A day later, after the apology Gonzalez requested still wasn't forthcoming from Ramirez, the star shortstop chose an opposite approach instead. He took a couple public potshots at his manager and one at his less talented teammates, who also are said in the past to have resisted revealing their negative feelings regarding the team's best player. According to other Marlins people, Gonzalez was especially incensed about Ramirez's attacks on the teammates, characterizing the situation to other people as Ramirez "throwing his teammates under the bus.''

Ramirez bolted out of the clubhouse on Monday. But the next day, in response to whether he intended to apologize for failing to hustle, Ramirez said to Marlins writers, "For what? We've got a lot of people dogging it after ground balls, and they don't apologize.''

Things worsened from there, believe it or not, as he issued what seemed to be a sarcastic challenge to the rest of the team. An apology now may require a lot more time, as Ramirez appeared to suggest that his teammates are not in his league. True or not, that's not something a good teammate should say aloud.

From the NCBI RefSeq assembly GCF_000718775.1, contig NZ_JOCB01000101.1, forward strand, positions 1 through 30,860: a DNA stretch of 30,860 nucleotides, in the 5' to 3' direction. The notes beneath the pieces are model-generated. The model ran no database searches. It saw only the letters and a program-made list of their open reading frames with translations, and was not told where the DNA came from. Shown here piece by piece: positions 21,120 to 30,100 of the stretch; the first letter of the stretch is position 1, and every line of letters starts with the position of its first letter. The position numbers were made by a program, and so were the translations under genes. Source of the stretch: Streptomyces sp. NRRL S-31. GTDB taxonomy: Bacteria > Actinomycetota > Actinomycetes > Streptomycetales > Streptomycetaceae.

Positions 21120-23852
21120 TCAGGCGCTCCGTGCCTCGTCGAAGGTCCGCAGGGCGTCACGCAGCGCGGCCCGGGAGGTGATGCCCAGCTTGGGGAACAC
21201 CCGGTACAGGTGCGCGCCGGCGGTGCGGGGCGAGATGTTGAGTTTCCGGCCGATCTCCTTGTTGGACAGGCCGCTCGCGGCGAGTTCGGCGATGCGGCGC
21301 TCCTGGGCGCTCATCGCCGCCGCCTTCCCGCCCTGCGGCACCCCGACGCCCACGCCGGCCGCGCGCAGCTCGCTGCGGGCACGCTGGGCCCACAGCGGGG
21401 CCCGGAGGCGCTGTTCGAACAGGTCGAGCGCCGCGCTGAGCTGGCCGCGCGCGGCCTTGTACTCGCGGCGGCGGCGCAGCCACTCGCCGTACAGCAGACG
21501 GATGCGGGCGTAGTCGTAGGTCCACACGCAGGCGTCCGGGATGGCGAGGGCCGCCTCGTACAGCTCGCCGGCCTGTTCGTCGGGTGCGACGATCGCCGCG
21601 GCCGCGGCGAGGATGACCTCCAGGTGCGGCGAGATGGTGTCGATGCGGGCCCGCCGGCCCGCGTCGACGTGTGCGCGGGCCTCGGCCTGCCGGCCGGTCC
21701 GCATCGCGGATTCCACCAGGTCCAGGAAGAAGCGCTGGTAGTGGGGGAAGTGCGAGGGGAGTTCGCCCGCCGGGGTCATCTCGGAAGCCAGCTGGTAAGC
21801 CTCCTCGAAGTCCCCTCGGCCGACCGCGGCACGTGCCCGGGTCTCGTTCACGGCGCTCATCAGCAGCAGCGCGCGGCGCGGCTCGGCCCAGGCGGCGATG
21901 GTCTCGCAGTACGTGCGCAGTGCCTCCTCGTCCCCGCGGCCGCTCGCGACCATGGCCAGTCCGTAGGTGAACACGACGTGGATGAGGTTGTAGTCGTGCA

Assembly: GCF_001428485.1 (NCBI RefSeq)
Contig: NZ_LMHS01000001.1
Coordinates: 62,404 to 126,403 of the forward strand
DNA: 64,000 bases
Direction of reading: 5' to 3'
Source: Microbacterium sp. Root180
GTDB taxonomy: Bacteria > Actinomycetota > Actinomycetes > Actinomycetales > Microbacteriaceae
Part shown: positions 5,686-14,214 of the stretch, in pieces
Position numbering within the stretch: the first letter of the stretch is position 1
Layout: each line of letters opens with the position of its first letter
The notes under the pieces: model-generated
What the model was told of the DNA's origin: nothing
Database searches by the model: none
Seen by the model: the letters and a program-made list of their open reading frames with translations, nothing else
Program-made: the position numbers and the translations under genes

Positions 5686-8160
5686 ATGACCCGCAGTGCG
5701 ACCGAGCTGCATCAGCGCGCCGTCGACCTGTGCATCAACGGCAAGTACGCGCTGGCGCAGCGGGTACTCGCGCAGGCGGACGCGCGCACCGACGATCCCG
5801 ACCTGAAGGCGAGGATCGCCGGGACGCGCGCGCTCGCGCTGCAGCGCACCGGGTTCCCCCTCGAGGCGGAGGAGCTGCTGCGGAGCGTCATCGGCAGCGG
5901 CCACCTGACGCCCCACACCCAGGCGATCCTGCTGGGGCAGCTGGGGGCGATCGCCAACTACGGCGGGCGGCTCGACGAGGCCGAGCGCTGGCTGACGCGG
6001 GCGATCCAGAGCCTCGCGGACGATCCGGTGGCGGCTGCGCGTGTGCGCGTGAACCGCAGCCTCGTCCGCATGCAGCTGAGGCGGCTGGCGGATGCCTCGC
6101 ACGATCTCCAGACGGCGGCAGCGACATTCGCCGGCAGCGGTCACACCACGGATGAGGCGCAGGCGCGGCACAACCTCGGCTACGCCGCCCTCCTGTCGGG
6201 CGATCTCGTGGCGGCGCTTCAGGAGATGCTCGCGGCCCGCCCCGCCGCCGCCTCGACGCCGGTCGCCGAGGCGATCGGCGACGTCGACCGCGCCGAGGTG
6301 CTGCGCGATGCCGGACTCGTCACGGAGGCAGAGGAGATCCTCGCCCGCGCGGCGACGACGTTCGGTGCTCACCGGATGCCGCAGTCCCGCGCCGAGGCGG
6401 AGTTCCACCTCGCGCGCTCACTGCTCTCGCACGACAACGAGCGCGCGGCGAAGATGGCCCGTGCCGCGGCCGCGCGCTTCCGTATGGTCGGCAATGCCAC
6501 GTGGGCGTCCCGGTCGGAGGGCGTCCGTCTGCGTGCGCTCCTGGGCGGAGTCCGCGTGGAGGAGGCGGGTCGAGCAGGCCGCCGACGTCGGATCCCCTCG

Playing off Gonzalez's remark from a day earlier about the Marlins having "24 (other) guys busting their butt,'' Ramirez told Marlins writers, "We've got 24 more guys out there. Hopefully, they can do the same things I do.''

The Marlins may find out whether they can do it without him because Gonzalez has signaled that Ramirez may continue to be benched until he apologizes to the team. Gonzalez, who sat Ramirez for Brian Barden on Tuesday, seemed not to be as concerned with Ramirez's rude remarks about him, according to other Marlins people.

Those comments weren't very sporting, either. Ramirez said he wouldn't expect Gonzalez to understand the situation because "he never played in the big leagues.'' He also said he lost "a little bit'' of respect for Gonzalez for benching him.